If you’re looking for a provocative read, look no further than H.W. Crocker III’s Politically Incorrect Guide to the British Empire. Here, Crocker takes on the sacred cows of anti-imperialism and anti-colonialism and defends (as an American and a Catholic) the legacy of the British Empire.
Our modern world, and America in particular, seems to be extremely hostile towards the idea of empire. America’s story begins with revolution against empire. We love anti-imperial nationalist movies like Braveheart and Gandhi. Our country gets caught in military quagmires when we “meddle” in international affairs (look at Afghanistan and Vietnam). Aren’t FDR, Woodrow Wilson, Dwight Eisenhower, and current presidential candidates like Ron Paul right for trying to keep America isolationist, anti-imperialist, and anti-colonialist?
Wrong, declares Crocker. For as he makes clear, the world would not be as humane and just today if not for the British Empire (and her if somewhat unwilling heir, the American Empire). It was the British Empire that spearheaded the death of slavery across the world. It was the British who promoted free markets in the New World and Hong Kong. It was the British Empire that kept Hindus and Muslims from killing each other in India and tribes from warring with each other in Africa. The British abolished widow-burning and child-abandonment. The British brought infrastructure, hospitals, and schools to India while comprising less than 1% of the population. The British stood alone (at one point) against Nazi Germany, Fascist Italy, Soviet Russia, and Imperial Japan. It was the British Empire that introduced ideas of democracy, limited government, and rights to America, Ireland, India, Africa, and Australia.
Sure, the British (almost arrogantly) believed in their own superiority, and they therefore sought to spread their civilization and culture to soften the harsh realities of the rest of the world. But for an imperialist power, Britain was remarkably open-minded and lenient: Her colonies could retain their social structures, governments, customs, and language, while gaining all the benefits of British progress and values. It’s little wonder everyday citizens in Africa and India pined for the British to come back after they left.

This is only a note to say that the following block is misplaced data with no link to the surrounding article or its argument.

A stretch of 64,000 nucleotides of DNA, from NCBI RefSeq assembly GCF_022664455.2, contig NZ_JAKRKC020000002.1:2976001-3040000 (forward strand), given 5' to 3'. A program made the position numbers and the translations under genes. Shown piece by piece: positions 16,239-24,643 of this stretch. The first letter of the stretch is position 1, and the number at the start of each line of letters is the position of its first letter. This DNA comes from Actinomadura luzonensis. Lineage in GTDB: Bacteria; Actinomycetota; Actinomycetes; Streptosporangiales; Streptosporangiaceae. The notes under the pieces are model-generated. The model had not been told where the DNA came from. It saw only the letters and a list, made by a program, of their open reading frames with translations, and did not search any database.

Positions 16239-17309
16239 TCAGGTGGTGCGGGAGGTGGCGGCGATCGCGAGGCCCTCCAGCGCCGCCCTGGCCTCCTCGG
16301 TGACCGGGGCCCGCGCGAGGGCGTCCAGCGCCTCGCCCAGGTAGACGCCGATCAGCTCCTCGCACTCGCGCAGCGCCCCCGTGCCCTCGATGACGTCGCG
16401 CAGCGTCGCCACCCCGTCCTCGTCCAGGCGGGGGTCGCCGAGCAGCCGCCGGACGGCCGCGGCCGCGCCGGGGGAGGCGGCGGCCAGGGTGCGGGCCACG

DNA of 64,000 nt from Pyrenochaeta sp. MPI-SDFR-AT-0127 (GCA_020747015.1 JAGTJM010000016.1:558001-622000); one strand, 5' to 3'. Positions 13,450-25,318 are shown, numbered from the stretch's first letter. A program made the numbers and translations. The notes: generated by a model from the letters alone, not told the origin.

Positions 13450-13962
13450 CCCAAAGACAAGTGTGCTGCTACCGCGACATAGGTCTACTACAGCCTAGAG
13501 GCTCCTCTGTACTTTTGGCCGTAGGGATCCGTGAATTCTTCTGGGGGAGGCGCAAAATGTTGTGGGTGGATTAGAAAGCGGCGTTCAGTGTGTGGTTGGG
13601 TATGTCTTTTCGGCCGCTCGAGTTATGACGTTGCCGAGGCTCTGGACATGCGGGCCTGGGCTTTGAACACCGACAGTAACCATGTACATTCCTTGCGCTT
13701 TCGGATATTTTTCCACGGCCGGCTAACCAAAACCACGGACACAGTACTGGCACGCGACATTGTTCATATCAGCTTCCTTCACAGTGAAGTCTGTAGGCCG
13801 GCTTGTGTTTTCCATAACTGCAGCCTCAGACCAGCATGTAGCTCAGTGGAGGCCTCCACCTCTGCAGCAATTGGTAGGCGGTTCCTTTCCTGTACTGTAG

The British were an inspired people. And that, ultimately, is Crocker’s goal: to inspire his readers with the British example. That is why at its heart, Crocker’s Guide is less of a history than a collection of mini-biographies of some of Britain’s most prominent figures. These great men were extraordinarily diverse: Crocker presents conservatives and liberals, Anglicans and atheists, pure-blood Brits and colonial-bred Aussies and Irish. What ties them all together is their discipline, taste for adventure, brilliance, commitment to empire, and faith in British ideals and values that should be spread to the rest of the world.
H.W. Crocker III is quickly becoming my favorite historian for his swashbuckling, page-turning, and occasionally (and unabashedly) politically incorrect narratives of some of the world’s greatest stories. (Check out his histories/biography of the Catholic Church, of the American military, of the Civil war, and of Confederate general Robert E Lee; you’d be doing yourself a favor to check out his comic novel The Old Limey while you’re at it). You won’t be disappointed by his latest installment, The Politically Incorrect Guide to the British Empire, either.
Content: Survey of the history of the British Empire.
Style: Section for each major region of the Empire (India, Africa, Middle East, Australia, Ireland), each with a short introductory chapter and three illustrious British men representing a region. Readable yet elevated writing style.
Catholic?: One might wonder how Crocker, a Catholic convert from Anglicanism, could praise the British Empire, which persecuted famously Catholic countries like Ireland, but he meets these concerns head-on. Moreover, he points out how English ideals are compatible with Catholic teaching.